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  1. Arithmetic, Logicism, and Frege’s Definitions.Timothy Perrine - 2021 - International Philosophical Quarterly 61 (1):5-25.
    This paper describes both an exegetical puzzle that lies at the heart of Frege’s writings—how to reconcile his logicism with his definitions and claims about his definitions—and two interpretations that try to resolve that puzzle, what I call the “explicative interpretation” and the “analysis interpretation.” This paper defends the explicative interpretation primarily by criticizing the most careful and sophisticated defenses of the analysis interpretation, those given my Michael Dummett and Patricia Blanchette. Specifically, I argue that Frege’s text either are inconsistent (...)
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  2. Beyond Quantities and Qualities: Frege and Jevons on Measurement.Raphaël Sandoz - 2016 - Hopos: The Journal of the International Society for the History of Philosophy of Science 6 (2):212-238.
    On which philosophical foundations is the attribution of numerical magnitudes to qualitative phenomena based? That is, what is the philosophical basis for attributing, through measurement operations, numbers to empirical qualities that our senses perceive in the outside world? This question, nowadays rarely addressed in such a way, actually refers to an old debate about the quantification of qualities. A historical analysis reveals that it was a major issue in the “context of discovery” of the first attempts to mathematize new fields (...)
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  3. From Vienna to Vienna: European Philosophy of Science [Review]. [REVIEW]Adam Tuboly - 2016 - Science & Education (7-8):1-4.
  4. The Applicability of Mathematics in Science: Indispensability and Ontology.Sorin Bangu - 2012 - Palgrave-Macmillan.
    Suppose we are asked to draw up a list of things we take to exist. Certain items seem unproblematic choices, while others (such as God) are likely to spark controversy. The book sets the grand theological theme aside and asks a less dramatic question: should mathematical objects (numbers, sets, functions, etc.) be on this list? In philosophical jargon this is the ‘ontological’ question for mathematics; it asks whether we ought to include mathematicalia in our ontology. The goal of this work (...)
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  5. From Kant to Hilbert: A Source Book in the Foundations of Mathematics. [REVIEW]Antoni Kosinski - 2003 - Isis 94:345-347.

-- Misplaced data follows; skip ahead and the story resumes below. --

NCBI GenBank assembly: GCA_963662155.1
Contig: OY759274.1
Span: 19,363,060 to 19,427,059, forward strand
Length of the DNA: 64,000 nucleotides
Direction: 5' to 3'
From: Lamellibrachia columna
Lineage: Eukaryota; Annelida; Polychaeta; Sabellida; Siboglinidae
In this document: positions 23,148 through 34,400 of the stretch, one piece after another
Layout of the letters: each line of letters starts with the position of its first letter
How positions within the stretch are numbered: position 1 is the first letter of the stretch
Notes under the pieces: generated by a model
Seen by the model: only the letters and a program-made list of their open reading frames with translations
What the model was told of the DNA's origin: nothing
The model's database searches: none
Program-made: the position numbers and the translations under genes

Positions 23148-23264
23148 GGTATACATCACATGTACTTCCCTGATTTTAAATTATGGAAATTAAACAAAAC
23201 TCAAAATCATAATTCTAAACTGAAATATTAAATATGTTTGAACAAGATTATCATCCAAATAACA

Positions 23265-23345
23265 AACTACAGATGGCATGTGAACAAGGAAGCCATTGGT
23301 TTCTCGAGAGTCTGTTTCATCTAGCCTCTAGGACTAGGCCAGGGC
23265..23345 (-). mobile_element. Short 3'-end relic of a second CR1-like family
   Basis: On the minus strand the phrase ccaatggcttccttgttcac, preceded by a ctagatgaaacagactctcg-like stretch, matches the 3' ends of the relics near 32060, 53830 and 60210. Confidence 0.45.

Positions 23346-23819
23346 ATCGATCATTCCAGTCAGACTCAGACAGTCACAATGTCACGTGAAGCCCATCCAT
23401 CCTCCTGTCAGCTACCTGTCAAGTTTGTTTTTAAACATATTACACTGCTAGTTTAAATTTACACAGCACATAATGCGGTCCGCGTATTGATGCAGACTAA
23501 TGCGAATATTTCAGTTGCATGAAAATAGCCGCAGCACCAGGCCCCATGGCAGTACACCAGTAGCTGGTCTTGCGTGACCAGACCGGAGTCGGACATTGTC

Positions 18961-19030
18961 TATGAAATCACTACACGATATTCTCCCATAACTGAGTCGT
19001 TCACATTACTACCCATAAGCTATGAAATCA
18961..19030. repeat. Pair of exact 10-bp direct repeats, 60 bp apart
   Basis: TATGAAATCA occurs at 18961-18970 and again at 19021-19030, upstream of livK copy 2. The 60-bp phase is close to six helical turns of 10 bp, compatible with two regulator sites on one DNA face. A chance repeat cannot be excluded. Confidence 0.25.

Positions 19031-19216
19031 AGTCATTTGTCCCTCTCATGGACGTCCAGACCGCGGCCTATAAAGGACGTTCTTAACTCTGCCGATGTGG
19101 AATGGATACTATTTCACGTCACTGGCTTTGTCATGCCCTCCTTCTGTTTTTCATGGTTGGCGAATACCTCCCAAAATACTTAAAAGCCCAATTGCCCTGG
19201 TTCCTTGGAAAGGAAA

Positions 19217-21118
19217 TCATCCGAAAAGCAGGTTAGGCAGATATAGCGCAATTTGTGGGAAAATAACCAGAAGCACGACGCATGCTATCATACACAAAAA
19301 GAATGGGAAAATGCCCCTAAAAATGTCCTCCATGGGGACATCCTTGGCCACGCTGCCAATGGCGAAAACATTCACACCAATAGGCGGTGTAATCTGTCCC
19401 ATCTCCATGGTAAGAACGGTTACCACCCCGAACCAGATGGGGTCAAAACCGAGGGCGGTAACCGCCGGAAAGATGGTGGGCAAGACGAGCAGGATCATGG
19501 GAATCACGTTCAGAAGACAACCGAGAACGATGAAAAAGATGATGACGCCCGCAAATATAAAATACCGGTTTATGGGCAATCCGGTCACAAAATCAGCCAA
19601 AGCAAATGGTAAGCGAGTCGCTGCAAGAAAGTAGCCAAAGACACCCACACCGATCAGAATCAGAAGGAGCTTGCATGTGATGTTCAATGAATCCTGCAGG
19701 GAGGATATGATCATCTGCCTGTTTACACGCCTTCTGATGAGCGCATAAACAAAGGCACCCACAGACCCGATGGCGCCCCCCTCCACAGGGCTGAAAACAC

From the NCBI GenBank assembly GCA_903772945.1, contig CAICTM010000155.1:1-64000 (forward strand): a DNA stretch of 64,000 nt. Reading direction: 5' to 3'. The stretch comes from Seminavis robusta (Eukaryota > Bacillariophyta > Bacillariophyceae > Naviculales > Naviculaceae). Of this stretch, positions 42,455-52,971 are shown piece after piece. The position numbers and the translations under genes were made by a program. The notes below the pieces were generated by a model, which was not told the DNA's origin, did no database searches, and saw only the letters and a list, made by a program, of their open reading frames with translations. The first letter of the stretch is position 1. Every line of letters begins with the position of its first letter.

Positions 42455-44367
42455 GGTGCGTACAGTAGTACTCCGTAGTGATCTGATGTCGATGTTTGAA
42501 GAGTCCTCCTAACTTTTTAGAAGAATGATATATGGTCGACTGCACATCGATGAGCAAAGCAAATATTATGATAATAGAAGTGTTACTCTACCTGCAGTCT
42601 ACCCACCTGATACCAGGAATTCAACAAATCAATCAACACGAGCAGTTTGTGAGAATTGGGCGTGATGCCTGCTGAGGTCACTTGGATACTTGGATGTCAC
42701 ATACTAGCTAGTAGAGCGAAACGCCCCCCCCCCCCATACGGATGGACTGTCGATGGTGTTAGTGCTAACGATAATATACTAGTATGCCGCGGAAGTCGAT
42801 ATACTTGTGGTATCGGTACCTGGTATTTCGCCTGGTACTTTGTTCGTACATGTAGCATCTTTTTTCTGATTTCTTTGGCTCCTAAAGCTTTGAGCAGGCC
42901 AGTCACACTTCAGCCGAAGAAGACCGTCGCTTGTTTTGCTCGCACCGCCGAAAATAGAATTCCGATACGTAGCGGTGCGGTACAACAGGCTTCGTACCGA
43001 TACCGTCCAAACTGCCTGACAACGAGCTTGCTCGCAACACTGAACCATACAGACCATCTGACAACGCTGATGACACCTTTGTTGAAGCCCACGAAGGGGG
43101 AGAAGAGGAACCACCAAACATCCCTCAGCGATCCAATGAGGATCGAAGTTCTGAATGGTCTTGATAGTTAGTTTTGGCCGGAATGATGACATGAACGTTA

6. The Search for Mathematical Roots, 1870–1940: Logics, Set Theories, and the Foundations of Mathematics From Cantor Through Russell to Gödel. [REVIEW]James Van Evra - 2003 - Isis 94:387-388.
  7. La Matematica: De Sus Fundamentos y Crisis. [REVIEW]Massimo Mazzotti - 2002 - Isis 93:328-329.
    In this essay Javier de Lorenzo reconstructs the so‐called crisis of the foundations of mathematics, a crucial scientific debate of the early twentieth century whose larger significance is still in need of much research. This is not an introductory text, as some background knowledge of the positions of the main actors is taken for granted. Rather, we are offered a historical interpretation of the emergence of this debate that connects it with more general changes in contemporary mathematical practice.The author presents (...)
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  8. Future Pasts: The Analytic Tradition in Twentieth Century Philosophy.Juliet Floyd & Sanford Shieh (eds.) - 2001 - Oxford University Press.
    This collection of previously unpublished essays presents a new approach to the history of analytic philosophy--one that does not assume at the outset a general characterization of the distinguishing elements of the analytic tradition. Drawing together a venerable group of contributors, including John Rawls and Hilary Putnam, this volume explores the historical contexts in which analytic philosophers have worked, revealing multiple discontinuities and misunderstandings as well as a complex interaction between science and philosophical reflection.
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  9. Reflections on Kurt Gödel. [REVIEW]James Franklin - 1991 - History of European Ideas 13 (5):637-638.
    A review of Hao Wang's Reflections on Kurt Goedel, emphasising Goedel's reaction against his Vienna Circle background.
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  10. The Infinite in Mathematics. By Felix Kaufmann. Edited by Brian McGuinness and Translated by P. Felkes.Dominic J. Balestra - 1980 - Modern Schoolman 57 (2):181-182.
  11. Georg Cantor: His Mathematics and Philosophy of the Infinite by Joseph Warren Dauben. [REVIEW]Albert Lewis - 1980 - Isis 71:493-494.
  12. Georg Cantor: The Personal Matrix of His Mathematics.Joseph Dauben - 1978 - Isis 69:534-550.
  13. Philosophy of Mathematics and Natural Science by Hermann Weyl. [REVIEW]V. Lenzen - 1950 - Isis 41:236-237.
  14. The Principles of Mathematics by Bertrand Russell. [REVIEW]H. Davis - 1939 - Isis 30:298-302.
  15. Linguistic Analysis of Mathematics by Arthur F. Bentley. [REVIEW]V. Lenzen - 1934 - Isis 20:491-492.